Walk the Pennine Way

    You know you're in the land of the sheep along the Pennine Way. Photo: Natural England
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    On the 50th anniversary since the official opening of the Pennine Way Long Distance Footpath, why not mark the occasion by pulling on your walking boots and hitting the trail.

    The first of the 15 National Trail footpaths to be established in England and Wales, the 268-mile Pennine Way opened on 24 April 1965, following relentless campaigning by rambler and journalist Tom Stephenson. The route winds its way from Edale in Derbyshire to Kirk Yetholm in the Scottish Borders, and is considered one of the nation’s toughest long distance walks.

    From the Peak District through the Yorkshire Dales, North Pennines AONB and Northumberland National Park, the route covers unspoilt swathes of countryside, countless incredible views, natural wonders and historic landmarks. Running like an artery from the heart to the head of Britain, the Way was opened in response to the public’s growing awareness, post-Second World War, of preserving areas of wilderness for all to enjoy for future generations.

    Following the devastation of the war years, Britain was greatly investing in redevelopment, pushing into the countryside to build homes and expand industry. The establishment of National Parks, Areas of Outstanding Natural Beauty, and National Trails, formerly known as Long Distance Routes, has ensured that these “special” areas of the country remain that way for ever.

    At 50 years old, the Pennine Way will be celebrating its anniversary in style throughout 2015. Preparations began last year, with the restoration of an historic dry-stone shelter at the top of Cross Fell, near Dufton, in Cumbria. The BBC has filmed a three-part series about the trail, due to be aired in the spring, and a number of events are planned along the length of the route.

    Renowned fell walker and author Alfred Wainwright published his own pocket guides to the Pennine Way in 1966 and 1985, the latter recently revised and updated into a coffee table format. Wainwright on the Pennine Way, is published by Frances Lincoln, priced £25, and is fully updated with new images by acclaimed photographer Derry Brabbs who also contributed to Wainwright’s earlier books.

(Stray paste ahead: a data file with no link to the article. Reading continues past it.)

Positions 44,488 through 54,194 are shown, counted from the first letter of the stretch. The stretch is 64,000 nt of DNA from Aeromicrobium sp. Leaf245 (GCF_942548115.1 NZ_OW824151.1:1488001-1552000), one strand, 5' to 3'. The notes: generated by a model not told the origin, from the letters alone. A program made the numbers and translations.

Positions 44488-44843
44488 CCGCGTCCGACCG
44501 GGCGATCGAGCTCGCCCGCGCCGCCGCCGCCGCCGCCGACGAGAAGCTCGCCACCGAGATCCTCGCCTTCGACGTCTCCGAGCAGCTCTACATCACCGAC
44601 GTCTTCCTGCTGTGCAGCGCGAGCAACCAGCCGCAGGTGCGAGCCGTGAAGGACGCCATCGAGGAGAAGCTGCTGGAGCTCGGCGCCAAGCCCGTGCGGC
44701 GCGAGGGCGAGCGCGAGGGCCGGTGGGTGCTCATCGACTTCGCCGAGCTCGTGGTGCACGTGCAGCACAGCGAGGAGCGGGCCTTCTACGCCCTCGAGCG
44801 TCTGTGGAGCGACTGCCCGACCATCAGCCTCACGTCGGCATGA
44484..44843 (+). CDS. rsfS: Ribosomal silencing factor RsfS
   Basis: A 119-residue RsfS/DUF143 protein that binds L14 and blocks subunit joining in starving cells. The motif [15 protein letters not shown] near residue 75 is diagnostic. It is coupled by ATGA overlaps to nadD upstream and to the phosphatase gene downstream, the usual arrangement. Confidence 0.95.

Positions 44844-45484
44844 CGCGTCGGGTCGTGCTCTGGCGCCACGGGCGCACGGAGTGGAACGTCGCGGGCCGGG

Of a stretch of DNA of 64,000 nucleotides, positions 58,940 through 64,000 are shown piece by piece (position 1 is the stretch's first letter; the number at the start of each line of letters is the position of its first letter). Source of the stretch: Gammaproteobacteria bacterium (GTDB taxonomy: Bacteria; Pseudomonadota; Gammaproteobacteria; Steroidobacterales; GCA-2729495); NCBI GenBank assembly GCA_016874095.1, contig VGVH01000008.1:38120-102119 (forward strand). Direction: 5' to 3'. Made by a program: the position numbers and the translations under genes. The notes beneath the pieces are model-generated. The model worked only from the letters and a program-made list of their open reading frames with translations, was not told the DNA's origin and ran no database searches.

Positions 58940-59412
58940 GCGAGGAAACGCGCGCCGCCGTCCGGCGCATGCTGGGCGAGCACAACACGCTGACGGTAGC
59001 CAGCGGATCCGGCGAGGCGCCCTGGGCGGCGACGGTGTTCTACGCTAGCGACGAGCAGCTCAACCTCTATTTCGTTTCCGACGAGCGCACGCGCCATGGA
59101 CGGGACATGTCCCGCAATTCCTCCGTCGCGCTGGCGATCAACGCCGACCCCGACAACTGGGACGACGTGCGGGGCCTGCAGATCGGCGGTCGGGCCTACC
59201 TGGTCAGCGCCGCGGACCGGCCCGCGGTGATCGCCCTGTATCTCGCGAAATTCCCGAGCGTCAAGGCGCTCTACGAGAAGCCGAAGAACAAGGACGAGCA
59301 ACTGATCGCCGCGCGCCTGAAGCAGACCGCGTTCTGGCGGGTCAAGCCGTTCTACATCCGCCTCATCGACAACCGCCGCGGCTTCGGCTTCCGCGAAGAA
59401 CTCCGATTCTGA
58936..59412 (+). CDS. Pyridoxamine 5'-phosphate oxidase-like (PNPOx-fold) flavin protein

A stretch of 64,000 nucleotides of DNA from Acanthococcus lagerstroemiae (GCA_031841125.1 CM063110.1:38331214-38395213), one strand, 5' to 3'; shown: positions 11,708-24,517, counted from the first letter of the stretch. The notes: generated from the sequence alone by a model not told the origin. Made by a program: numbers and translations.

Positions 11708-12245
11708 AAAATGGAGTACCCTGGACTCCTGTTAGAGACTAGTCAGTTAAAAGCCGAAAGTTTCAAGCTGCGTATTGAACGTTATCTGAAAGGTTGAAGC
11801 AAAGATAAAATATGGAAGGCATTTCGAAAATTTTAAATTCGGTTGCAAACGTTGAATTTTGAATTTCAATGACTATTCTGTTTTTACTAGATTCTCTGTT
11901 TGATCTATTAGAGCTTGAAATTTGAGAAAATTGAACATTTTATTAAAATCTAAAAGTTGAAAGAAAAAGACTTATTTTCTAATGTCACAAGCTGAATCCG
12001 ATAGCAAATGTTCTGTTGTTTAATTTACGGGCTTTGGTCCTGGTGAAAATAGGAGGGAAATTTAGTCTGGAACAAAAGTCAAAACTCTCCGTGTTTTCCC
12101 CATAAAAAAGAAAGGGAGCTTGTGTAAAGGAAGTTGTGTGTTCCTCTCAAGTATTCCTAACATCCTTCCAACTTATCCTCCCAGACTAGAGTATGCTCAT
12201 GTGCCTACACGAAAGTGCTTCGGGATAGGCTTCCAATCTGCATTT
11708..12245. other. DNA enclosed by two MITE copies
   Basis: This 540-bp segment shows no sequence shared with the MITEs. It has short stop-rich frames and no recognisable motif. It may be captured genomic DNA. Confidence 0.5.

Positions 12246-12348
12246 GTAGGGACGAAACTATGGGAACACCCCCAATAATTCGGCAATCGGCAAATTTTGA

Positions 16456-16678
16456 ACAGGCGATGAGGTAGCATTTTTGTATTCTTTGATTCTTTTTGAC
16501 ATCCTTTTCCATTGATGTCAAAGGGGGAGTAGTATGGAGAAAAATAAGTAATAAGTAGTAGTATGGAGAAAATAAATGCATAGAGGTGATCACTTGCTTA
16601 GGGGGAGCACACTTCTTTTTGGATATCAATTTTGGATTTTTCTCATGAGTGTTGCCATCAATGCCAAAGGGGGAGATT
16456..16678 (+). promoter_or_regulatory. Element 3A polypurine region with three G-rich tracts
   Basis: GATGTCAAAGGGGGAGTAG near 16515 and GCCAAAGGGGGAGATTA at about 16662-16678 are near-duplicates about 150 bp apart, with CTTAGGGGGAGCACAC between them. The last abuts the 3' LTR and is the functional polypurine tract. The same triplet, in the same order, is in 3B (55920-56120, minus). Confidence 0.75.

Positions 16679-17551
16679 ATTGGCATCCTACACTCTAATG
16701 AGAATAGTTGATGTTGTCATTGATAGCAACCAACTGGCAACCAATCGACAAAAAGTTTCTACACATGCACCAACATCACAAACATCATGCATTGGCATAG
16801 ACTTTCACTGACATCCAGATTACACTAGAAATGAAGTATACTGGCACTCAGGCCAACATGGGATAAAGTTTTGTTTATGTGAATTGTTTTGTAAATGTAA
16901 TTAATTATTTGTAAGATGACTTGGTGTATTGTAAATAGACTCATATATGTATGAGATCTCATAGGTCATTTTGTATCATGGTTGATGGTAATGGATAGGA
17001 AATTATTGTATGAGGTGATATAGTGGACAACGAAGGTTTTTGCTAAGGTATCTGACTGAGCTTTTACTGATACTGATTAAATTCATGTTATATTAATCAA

As it can take the seasoned walker over two weeks to walk the entire trail, which is often challenging with long climbs and changeable weather, we have selected five highlights from the Way, achievable in a day:

     

    Calder Valley to Ickornshaw

    Via Heptonstall Moor, Bronte Country and Ickornshaw Moor

    16 miles (26 km)

    Despite a few potential route-finding blind spots, this is a relatively undemanding stretch. You’re in Bronte Country now, a highlight of which is Top Withens, reputedly the inspiration for Emily Bronte’s Wuthering Heights – and, as such, a tourist attraction in itself. All that remains of Top Withens now is the roofless remains of the old house, positioned to look across the dramatically beautiful Worth Valley.

    Another Wuthering Heights feature is the 17th-century Ponden Hall. Easily accessed from the Pennine Way this cosy guesthouse is the perfect place for walkers to stop for rest and refreshment. The Way climbs from the Calder Valley, over Heptonstall Moor, back to the literary landscapes of Bronte country and up again onto the bleaker Ickornshaw Moor, passing a few reservoirs en route.

     

    Malham to Horton in Ribblesdale

    14.5 miles (23 km)